Impact of Organic Amendments and Mineral Fertilizers on the Growth of Vitroplants of the Great Dwarf Cultivar of Banana (Musa sp) Installed on a Ferralsol

Mazinga Kwey Michel, Banza Mukalay John, Kabwe Masangu Francis, Chuimika Mulumbati Magnifique, Kasongo Lenge Mukonzo Emery, Baboy Longanza Louis

Journal of Experimental Agriculture International, Page 10-19
DOI: 10.9734/jeai/2021/v43i1030742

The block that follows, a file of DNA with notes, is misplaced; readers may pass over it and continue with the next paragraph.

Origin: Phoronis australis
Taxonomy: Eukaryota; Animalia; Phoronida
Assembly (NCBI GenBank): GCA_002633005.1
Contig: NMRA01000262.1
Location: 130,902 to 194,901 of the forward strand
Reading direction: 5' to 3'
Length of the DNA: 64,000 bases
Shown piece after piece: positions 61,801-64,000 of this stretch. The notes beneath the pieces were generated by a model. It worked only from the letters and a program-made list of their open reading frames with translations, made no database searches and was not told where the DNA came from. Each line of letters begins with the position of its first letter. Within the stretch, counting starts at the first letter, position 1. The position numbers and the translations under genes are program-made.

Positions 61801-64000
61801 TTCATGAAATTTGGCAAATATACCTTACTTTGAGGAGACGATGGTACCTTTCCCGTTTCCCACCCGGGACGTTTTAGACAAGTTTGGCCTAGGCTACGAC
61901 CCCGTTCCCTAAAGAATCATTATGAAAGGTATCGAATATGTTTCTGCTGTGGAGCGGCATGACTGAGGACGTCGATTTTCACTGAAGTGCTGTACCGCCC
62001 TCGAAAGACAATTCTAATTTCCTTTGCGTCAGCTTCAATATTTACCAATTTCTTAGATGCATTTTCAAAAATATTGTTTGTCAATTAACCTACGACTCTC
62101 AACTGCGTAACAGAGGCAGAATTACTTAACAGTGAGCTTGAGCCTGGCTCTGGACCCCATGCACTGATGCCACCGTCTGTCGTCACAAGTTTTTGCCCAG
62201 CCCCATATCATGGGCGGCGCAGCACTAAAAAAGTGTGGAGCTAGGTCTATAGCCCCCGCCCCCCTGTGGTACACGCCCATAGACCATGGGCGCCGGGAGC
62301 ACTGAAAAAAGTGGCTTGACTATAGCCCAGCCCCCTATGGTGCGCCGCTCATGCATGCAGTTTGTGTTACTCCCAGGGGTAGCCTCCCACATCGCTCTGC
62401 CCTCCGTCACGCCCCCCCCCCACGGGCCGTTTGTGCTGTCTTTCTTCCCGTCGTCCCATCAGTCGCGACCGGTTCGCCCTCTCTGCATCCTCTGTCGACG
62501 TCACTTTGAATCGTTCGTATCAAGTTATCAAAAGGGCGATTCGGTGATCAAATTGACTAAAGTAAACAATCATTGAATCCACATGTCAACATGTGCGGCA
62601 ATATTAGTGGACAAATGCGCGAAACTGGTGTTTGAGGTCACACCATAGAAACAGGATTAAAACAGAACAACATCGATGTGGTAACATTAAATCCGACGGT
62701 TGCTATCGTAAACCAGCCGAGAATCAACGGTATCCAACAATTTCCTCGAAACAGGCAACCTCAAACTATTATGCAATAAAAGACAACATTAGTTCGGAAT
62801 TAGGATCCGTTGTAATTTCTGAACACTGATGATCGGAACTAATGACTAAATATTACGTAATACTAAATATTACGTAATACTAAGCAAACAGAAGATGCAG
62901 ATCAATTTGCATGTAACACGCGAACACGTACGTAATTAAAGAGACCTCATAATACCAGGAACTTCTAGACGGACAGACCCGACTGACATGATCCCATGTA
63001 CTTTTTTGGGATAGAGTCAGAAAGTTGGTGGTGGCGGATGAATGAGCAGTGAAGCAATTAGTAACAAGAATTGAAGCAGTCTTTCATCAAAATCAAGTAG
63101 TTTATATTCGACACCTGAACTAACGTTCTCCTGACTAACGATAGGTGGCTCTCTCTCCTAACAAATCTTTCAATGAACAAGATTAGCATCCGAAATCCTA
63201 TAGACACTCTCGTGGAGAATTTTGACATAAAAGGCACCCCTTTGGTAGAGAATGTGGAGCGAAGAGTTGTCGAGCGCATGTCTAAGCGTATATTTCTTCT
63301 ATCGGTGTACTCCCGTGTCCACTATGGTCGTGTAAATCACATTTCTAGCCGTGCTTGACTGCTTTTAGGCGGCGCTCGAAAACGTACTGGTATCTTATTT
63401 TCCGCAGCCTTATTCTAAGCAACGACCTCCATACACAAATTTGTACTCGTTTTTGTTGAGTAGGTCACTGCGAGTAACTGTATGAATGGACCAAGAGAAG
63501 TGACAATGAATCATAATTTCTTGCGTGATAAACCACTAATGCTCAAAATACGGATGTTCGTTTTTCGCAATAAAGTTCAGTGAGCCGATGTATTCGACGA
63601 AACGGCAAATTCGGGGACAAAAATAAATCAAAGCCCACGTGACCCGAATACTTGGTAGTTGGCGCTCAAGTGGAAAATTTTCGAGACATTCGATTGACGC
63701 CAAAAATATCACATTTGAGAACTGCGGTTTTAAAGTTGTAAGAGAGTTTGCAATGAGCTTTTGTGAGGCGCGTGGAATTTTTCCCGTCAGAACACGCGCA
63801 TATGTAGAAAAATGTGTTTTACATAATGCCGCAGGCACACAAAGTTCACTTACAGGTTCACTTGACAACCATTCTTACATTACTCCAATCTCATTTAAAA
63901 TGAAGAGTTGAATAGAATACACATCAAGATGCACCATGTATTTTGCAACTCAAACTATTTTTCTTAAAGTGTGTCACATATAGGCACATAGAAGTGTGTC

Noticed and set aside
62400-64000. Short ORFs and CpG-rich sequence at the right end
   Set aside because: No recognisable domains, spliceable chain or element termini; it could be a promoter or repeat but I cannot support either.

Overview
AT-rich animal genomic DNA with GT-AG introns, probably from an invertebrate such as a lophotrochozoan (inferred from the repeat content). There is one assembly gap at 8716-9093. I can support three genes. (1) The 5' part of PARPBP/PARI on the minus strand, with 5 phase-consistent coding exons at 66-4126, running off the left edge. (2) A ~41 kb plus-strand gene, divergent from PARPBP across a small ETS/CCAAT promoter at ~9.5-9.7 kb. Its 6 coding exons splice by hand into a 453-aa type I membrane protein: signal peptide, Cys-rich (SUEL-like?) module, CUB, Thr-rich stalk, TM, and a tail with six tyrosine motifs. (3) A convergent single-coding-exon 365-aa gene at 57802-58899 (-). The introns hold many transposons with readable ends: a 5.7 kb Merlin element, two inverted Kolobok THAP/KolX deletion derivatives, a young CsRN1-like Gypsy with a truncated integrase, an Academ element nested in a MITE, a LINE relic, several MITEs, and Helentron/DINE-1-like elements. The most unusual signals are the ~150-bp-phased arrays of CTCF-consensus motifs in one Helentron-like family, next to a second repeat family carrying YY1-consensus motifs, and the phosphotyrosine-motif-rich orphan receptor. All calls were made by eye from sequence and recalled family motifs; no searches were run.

In the Democratic Republic of Congo, banana is the third largest source of starch after cassava and maize and is the primary fruit crop. However, its cultivation remains secondary due to its high mineral demand, the infertility of tropical soils (ferralsol) and the low income of farmers. The dynamics of mineral elements and the understanding of its influence on crop growth are a necessity for a better use of fertilizers and an optimal crop production.  The objective of this study was to evaluate the influence of organo-mineral amendment inputs on banana growth and improvement of soil chemical properties. The experiment was set up in a randomised complete block design with 9 treatments spotted 6 times. The treatments consisted of T0 (unfertilized control) ; T1 : 250g NPK (10-20-10) +187.5g urea (46%) ; T2 : 500g NPK (10-20-10) + 375g urea (46%); T3 : 750g NPK (10-20-10) +562.5g urea (46%) ; T4 : 1000g NPK compound fertilizer (10-20-10) +750g urea (46%), T5 : 12 kg (chicken droppings) ; T6 : 18 kg (chicken droppings) ; T7 : 24 kg (chicken droppings) and T8 : 30 kg (chicken droppings) per plant. The vitroplant banana of the great dwarf cultivar were planted and vegetative parameters were observed. Before and during the trial, soil samples were taken from the surface layer for chemical analysis. The results show that the different doses applied to the soil significantly decreased the sodium content (p=0.008) after the trial. On the other hand, similar effects were observed on the other chemical parameters (K+, Mg2+, Ca2+, Total C and Organic N) before and during the experiment. On the crop, the results show positive effects of organic amendments and mineral fertilization on the development of banana vitroplants. The mineral fertilizer treatments showed a high performance on the crop followed by the manure treatments compared to the control treatment which showed a low performance. However, positive relationships were obtained on soil mineral elements with some crop parameters. Based on these results, it should be noted that the use of organo-mineral amendments contributes to the growth of banana and the reduction of sodium in the soil through the presence of organic matter.